The push for exotic veneers

Exploring new planes in kitchen and bath design
Thursday, September 25, 2014
by Heidi Schumann

As evidenced at this year’s KBIS (Kitchen and Bathroom Industry Show), one trend gaining significant ground in the kitchen and bath industry is the use of exotic veneers.

Although a mix of these materials emerged a couple of years ago, the use of exotic veneers in cabinetry, counter tops, flooring, wall panels, and other kitchen and bathroom products is really hitting its stride today.

Trends in exotic veneers include:

  • tile and wall panels that use wood in a three dimensional grid showing basket weave patterns and relief patterns;
  • mixing different wood species in the same kitchen;
  • a return to hickory and some of the wild grain patterns in wood floors.

Given the popularity of these trends, it is clear that the consumer is yearning for surface interest and the layering of materials in the kitchen and bathroom space. The push for exotic veneers, such as Lyptus and Bamboo, began during the green movement when the consumer started requesting woods that were considered sustainable and could be harvested quickly as a renewable resource. Wood options have since expanded to meet demand. In addition to Bamboo and Lyptus, we are seeing a lot of Plantation Beech because of its renewable wood status.

A trend often starts at the higher end of a market and is then replicated in the medium or lower price points. The design industry is now seeing this style aesthetic at every price point. Cabinet materials have expanded to include not only the real woods but also the exotic woods in thermofoil, melamine, and laminate versions.

If the green movement is in part responsible for the exotic veneer trend, then so is the popularity of contemporary design. The strong influence of cleaner lines in kitchens and bathrooms has triggered a renewed appreciation for product surface interest – cleaning up the embellishments characteristic of traditional kitchens and bathrooms of the past, but keeping the uniqueness.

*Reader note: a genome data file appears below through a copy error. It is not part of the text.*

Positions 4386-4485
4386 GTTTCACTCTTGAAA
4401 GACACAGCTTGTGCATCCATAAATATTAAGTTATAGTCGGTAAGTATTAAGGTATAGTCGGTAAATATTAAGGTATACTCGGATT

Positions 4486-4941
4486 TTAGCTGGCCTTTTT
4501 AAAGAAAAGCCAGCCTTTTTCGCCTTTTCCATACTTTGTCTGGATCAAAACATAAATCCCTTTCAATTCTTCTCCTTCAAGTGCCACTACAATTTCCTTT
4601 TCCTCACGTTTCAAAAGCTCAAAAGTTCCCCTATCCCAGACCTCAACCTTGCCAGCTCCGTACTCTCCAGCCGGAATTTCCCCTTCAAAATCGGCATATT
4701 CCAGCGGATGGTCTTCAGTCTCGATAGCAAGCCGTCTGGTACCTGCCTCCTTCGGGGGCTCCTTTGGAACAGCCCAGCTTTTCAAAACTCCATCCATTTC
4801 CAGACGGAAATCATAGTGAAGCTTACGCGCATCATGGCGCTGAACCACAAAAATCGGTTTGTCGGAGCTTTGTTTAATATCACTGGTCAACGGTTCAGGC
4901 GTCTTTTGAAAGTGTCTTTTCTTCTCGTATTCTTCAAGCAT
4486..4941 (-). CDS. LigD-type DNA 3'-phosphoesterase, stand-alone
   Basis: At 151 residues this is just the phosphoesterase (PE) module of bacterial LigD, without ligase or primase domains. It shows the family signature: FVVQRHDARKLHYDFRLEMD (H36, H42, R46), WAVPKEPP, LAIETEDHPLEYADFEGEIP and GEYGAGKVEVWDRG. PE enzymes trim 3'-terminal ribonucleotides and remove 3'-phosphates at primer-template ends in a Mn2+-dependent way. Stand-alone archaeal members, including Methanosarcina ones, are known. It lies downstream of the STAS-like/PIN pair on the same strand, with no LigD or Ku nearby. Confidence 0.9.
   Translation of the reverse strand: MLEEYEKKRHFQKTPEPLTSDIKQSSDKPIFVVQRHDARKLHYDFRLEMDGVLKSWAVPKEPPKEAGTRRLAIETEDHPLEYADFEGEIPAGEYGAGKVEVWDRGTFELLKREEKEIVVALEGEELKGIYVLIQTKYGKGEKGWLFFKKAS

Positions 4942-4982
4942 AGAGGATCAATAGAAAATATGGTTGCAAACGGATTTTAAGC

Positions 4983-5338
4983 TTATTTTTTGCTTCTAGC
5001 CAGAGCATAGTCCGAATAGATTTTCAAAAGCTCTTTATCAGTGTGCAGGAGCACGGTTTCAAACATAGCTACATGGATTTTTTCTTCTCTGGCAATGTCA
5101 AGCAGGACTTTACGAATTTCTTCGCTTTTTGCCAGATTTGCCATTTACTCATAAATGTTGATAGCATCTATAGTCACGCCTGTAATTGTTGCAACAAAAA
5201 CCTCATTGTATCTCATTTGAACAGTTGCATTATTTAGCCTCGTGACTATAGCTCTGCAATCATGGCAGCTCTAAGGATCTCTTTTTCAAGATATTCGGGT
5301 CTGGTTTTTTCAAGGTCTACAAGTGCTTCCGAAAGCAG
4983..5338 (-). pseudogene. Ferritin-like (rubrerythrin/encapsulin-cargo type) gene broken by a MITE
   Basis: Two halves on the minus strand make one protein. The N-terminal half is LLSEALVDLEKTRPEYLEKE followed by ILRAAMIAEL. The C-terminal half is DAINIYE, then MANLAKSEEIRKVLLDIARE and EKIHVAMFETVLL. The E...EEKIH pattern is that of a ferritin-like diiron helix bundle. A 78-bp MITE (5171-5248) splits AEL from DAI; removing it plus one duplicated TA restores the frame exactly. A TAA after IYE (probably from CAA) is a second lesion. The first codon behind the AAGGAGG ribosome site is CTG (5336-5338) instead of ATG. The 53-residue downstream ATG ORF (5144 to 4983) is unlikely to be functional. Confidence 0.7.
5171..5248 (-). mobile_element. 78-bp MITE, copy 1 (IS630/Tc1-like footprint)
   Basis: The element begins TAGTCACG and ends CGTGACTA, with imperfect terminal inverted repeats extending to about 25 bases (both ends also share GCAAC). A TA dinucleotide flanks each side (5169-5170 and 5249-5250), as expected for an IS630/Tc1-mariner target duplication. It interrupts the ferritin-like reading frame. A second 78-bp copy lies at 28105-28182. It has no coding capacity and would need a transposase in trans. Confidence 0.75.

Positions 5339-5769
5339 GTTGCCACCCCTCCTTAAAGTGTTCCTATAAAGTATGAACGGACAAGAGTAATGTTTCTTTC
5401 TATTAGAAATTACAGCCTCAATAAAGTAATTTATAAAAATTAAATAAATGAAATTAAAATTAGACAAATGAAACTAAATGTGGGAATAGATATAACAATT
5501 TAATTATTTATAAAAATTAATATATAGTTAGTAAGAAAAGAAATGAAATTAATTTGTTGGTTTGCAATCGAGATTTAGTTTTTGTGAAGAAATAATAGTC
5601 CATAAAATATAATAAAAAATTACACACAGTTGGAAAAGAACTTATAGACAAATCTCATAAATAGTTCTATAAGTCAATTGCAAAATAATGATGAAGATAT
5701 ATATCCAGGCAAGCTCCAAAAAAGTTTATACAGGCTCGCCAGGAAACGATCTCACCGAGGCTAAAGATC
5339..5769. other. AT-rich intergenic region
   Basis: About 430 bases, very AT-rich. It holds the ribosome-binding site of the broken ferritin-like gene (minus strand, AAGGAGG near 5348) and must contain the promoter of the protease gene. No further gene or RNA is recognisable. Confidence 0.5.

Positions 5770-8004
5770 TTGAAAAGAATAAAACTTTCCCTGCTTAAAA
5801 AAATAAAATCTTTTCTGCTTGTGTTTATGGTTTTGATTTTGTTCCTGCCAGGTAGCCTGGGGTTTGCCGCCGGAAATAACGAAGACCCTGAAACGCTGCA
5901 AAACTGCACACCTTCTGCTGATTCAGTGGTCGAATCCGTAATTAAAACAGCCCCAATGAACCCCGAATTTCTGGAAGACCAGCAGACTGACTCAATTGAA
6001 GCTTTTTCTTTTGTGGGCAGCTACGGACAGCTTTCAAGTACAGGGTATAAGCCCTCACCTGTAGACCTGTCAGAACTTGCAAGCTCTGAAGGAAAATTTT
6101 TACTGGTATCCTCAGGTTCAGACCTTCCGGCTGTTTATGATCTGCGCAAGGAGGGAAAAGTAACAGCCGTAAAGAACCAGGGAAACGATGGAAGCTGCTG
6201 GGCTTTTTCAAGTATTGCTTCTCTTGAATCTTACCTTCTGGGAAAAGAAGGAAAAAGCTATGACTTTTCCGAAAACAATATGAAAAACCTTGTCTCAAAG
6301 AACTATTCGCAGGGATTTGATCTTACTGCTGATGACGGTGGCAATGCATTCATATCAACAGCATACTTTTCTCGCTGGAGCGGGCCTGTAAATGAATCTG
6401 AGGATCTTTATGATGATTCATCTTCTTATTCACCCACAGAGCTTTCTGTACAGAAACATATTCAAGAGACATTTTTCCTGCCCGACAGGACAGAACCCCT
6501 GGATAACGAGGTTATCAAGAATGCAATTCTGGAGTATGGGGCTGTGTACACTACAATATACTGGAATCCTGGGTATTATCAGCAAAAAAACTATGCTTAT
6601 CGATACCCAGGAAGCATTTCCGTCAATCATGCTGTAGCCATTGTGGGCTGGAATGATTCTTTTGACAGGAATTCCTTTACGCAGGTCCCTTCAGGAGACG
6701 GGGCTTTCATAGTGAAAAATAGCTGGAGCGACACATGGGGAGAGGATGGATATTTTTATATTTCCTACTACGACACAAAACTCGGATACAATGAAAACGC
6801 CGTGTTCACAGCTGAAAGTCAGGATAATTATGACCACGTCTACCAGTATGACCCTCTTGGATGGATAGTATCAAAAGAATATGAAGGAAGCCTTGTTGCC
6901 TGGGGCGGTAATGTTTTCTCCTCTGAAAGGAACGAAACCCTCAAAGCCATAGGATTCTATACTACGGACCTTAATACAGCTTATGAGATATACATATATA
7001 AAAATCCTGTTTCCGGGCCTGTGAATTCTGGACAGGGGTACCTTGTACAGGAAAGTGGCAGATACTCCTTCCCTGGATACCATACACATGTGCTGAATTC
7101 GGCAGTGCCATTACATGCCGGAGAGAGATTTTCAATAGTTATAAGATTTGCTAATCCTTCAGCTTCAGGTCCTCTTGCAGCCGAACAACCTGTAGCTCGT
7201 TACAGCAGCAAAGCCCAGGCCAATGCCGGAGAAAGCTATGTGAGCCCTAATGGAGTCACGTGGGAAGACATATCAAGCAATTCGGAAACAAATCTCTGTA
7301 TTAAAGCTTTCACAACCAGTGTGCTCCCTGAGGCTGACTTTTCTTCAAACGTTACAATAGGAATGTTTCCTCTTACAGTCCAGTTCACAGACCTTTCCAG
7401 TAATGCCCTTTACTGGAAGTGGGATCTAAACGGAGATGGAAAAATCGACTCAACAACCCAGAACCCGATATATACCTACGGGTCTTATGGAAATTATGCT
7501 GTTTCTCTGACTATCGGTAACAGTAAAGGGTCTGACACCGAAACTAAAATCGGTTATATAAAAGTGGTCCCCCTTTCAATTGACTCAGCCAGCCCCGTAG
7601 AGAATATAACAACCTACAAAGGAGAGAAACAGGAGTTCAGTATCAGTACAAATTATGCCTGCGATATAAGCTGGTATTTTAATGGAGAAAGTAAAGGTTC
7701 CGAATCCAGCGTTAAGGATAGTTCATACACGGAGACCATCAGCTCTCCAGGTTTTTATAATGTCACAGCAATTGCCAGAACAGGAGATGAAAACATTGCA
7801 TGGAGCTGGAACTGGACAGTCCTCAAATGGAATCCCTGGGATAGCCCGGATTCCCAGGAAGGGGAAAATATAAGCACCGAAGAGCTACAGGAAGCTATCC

The eye still wants to be enticed, not bored with too much of the sameness in materials and as such exotic veneers add dynamic interest and warmth. We are now seeing textural qualities including wire-brushed wood, thermofoil cabinet doors with texture, and graphite grey stains on quarter sawn and rift cut white oak.

Counter-tops in an assortment of exotic wood species are being featured more and more in contemporary kitchen and bath design, as evidenced by The Grothouse Lumber Company. Its ‘Green Living Initiative’ also makes it clear that the consumer does care about the environmental impact of harvesting exotic woods.

In addition to cabinetry and counter-tops, the exotic veneer trend was apparent in other materials at the KBIS – from ceramic tile that looked like exotic wood to reclaimed wood being used in flooring, wall panelling, and furniture pieces.

We are also starting to see some Live Edge details on wood counter-tops. As this trend develops, more organic materials will be included as an adjunct to the exotic veneer look.

It is clear that today’s discriminating consumer is drawn to inherently true materials. As such, demand for green products and renewable wood materials will only increase, as will the use of exotic veneers and related organic materials in contemporary design.

Heidi Schumann is principal and owner of Design Details Inc. in Qualicum Beach.

 

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